In her year-end message to the college community, President Kathleen McCartney reflects on the many initiatives, programs and ideas that made 2018-19 stand out.
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Habso Omane ’22 was born in a refugee camp in Kenya, where she lived with her Somali parents and five siblings until she was 6 years old.
Omane—whose family has since settled in Portland, Maine—is one of 632 new students entering Smith this fall.
She says of her time as a refugee, “It’s very much in the past. But it’s also something that is currently happening. Because whatever I do now it’s because we were able to get out of the camp.”
Having a unique lens on life is a quality that Omane shares with many other members of the class of 2022. This year’s new students were drawn from the largest applicant pool in the college’s history.
Here’s what else Omane had to say in this series of profiles of new Smith students.
Portland does feel like home now. When we were in the camp, I was very young, and I hadn’t really become accustomed to any particular environment. I remember family and being around a lot of people who spoke our language. Although there is a large Somali community in Portland, there was no one we were related to or knew when we first came. Most of my [extended] family still lives in Somalia and Kenya, where there is a lack of education and jobs.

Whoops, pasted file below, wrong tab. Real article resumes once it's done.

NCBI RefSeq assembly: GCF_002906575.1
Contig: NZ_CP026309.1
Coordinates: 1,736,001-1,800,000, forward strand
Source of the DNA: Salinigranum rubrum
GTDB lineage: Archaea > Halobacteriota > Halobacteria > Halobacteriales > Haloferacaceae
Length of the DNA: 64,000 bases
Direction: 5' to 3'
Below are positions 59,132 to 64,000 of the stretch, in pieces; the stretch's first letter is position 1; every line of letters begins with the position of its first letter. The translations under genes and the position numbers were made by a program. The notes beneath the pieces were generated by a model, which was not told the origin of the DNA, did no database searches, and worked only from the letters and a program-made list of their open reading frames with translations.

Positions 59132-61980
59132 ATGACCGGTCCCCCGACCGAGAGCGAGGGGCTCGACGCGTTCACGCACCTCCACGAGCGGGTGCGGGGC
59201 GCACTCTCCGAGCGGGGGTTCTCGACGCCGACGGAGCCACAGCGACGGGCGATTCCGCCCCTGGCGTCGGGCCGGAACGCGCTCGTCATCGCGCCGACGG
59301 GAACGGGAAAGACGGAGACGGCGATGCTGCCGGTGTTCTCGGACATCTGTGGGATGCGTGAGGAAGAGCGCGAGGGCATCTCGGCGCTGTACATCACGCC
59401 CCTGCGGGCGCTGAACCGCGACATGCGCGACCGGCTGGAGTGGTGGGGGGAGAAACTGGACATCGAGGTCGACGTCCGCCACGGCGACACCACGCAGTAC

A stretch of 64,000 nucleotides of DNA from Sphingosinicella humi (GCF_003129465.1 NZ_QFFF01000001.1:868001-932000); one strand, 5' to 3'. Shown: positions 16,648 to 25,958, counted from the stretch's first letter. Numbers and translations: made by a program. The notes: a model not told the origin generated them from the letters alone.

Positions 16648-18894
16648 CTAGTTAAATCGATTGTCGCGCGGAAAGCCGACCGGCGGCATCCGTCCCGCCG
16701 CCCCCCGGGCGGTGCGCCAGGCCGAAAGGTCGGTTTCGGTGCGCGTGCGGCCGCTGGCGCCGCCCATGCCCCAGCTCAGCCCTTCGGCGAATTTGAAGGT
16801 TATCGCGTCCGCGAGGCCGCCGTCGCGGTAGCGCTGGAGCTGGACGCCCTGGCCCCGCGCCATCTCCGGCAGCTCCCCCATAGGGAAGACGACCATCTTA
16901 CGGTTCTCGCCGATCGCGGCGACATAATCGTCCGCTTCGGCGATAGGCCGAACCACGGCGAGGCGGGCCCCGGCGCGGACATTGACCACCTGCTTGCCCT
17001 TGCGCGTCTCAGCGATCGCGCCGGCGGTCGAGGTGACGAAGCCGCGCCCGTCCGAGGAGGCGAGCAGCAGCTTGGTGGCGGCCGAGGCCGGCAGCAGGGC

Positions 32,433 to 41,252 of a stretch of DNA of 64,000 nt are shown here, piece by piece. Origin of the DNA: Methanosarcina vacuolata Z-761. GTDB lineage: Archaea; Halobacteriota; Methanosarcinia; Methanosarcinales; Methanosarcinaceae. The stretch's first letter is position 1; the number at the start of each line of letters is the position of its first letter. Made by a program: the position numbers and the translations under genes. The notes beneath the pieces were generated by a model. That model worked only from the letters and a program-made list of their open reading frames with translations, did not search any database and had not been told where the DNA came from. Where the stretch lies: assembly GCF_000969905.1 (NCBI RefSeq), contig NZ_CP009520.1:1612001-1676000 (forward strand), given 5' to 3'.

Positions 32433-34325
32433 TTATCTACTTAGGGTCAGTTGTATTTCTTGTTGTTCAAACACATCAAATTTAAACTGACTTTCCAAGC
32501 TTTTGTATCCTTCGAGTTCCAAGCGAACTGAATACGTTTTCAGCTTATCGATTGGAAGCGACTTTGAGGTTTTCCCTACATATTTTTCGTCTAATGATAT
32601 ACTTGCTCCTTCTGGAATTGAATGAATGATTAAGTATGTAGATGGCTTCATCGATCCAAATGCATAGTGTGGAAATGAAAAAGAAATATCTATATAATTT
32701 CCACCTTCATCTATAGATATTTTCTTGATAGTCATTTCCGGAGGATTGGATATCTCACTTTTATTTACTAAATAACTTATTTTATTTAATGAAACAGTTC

I had a mentor in high school who went to a women’s college, and she told me about Smith. At first I thought the idea was a little odd, but talking to students when I visited gave me a different perspective. At the end, I felt that a women’s college would be a good fit for me. It also feels empowering because my mom never got the opportunity to go to school. My dad stopped in grade school. It’s hard for them to imagine me in college.
I went to a national youth science camp for three and a half weeks this summer in West Virginia, where they had a lot of lectures and seminars. It was interesting to explore areas that I’ve never looked at before, like physics and astronomy.
I am really big on activism and social awareness. I like doing community service work with children because they have so much potential. I worked with elementary school children in 4H science summer camp for three years. We were trying to get them to explore science on their free time. Opening children up to new perspectives—that’s something I want to continue to do at Smith.
Classes! I’ve looked at the catalog but I haven’t pinpointed specific classes yet—they all look so interesting. I think I want to go into medicine, and I may study biological sciences. I know I’m going to pursue science, but I’m still deciding on which area.